In one event, the teams were sprinting remote-controlled humvees down the beach, while their opponents had plungers detonating charges under bridges the humvees were crossing. ``We were sending these humvees 25 feet in the air,'' Fraser said, relishing it as much as the kids who played it.

For ``human Foosball,'' the producers dug deep holes in the sand and buried two teams up to their waists in a configuration similar to the teams on a Foosball table. This time, however, the secret to winning was not all in the wrists. It was in the arms, head and any other above-ground body part that could be used to move the ball or score.

The show has evolved considerably from its first incarnation, which aired 1990-92.

``Kids are a little braver, a little hipper, a little wiser,'' notes Marc Summers, co-executive producer of ``WACK'' and former host of the similarly slimy ``Double Dare'' studio show on Nick. ``They have been exposed to a lot more. That's why you have to constantly push the envelope, but you have to realize where the end of that envelope lies.''

Summers sees himself as the ``voice of reason'' in brainstorming sessions, while Nickelodeon production executive Marjorie Cohn says Fraser ``is definitely nutty, a total crazy person.''

Well, there he goes

Fraser admits one game has been shelved - for now - because of safety concerns. It's a ``kite jumping contest,'' with a child's hand fastened to an odd-shaped 8-foot-long kite. He runs down the beach and jumps, soaring as much as 35 feet across the sand, depending on his footspeed, the jump, the wind and other factors. The kite's designer holds onto a safety line.

``This one kid was really good,'' Fraser said of a test run. ``He was really little. And he takes off down there and he jumps up and the kite goes straight up.''

The kite designer, caught off-guard by the flight, lost his grip on the safety rope and the boy began drifting out over the ocean. ``We've got lifeguards and a stuntman there, but nobody figured on the wind changing,'' Fraser said. All is well, though. A lifeguard jumped up, grabbed the dangling line and reeled him back in.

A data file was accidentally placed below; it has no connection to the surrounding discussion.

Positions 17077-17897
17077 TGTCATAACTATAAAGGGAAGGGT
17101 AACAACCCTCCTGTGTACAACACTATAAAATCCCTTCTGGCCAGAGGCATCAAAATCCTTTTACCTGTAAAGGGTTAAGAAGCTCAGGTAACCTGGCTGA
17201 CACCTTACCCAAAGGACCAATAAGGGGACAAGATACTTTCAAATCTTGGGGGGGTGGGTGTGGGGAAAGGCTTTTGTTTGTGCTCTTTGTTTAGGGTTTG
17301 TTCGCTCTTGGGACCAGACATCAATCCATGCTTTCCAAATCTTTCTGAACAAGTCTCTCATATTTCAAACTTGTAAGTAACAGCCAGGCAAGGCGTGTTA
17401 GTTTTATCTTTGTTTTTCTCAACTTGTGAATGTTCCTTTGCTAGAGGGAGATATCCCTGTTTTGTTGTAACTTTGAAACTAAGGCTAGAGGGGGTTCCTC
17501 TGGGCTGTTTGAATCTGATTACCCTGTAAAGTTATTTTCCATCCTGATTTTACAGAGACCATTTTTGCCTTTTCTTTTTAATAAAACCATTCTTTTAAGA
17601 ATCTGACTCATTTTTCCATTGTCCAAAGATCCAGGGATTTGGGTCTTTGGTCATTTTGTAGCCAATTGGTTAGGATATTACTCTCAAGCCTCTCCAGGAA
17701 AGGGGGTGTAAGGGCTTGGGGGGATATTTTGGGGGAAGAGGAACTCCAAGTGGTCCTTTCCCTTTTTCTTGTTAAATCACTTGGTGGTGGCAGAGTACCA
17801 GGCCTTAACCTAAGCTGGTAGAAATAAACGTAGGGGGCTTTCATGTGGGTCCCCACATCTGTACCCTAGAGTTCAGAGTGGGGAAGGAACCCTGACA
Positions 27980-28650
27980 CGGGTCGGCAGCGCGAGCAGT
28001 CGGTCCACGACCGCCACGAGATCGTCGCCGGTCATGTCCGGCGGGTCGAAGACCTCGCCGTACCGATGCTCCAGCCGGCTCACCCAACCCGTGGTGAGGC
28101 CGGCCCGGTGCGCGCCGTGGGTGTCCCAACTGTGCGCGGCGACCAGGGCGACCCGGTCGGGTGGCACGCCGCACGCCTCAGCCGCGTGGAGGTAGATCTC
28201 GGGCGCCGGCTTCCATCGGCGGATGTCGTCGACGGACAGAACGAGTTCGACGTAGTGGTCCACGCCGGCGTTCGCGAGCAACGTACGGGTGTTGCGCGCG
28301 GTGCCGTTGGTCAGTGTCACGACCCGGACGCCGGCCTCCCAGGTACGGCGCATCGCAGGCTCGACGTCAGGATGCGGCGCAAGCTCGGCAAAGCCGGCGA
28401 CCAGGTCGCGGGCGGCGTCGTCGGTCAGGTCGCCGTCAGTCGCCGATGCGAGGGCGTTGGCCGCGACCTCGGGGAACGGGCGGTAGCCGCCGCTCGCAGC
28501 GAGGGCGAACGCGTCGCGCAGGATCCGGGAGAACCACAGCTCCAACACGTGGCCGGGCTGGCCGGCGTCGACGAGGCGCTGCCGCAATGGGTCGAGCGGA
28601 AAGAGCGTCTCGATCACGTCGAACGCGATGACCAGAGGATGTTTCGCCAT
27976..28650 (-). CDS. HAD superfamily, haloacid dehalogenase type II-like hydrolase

Summers, whose son Matthew is one of the series' producers, says he nixed a plan that called for kids in helicopters dropping flour on their parents.

``I'm always the voice of doom,'' he said. ``After everybody comes up with 'We'll put kids in space and then we'll make them do 26 cartwheels and then they can throw slime at each other,' everybody at the table turns to me and I say, 'Let me tell you why it's not going to work.' And their job is to prove me wrong.''

Although there may be comparisons to NBC's ``Fear Factor,'' Fraser says he's really going for the ``fun factor.''

``What I look for is, 'I want to do that. I want to get out of my chair and step into the television screen and do that,' '' he said. ``That is the key. The second key is the games have to be imaginative so kids go, 'Wow, that's cool.' If you do those two things, I think it'll work.''

Meanwhile, Fraser keeps an open mind to everyday activities that can be the stuff of these pint-sixed extreme games. And he's determined to come up with a foolproof way to do that kite stunt.

WILD & CRAZY KIDS

What: Outrageous team sports with generous doses of fun and slime.

Where: Nickelodeon.

When: 8:30 p.m. Monday.

CAPTION(S):

4 photos

Photo:

(1 -- cover -- color) fun factor

Nickelodeon pours it on again for kids - with more slime and stunts

(2 -- 4) On Nickelodeon's ``Wild & Crazy Kids,'' parents and children steer bumper boats and smash pinatas that contain bingo balls. The show combines team sports in, um, creative ways.
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Publication:Daily News (Los Angeles, CA)
Date:Jul 23, 2002
Words:1322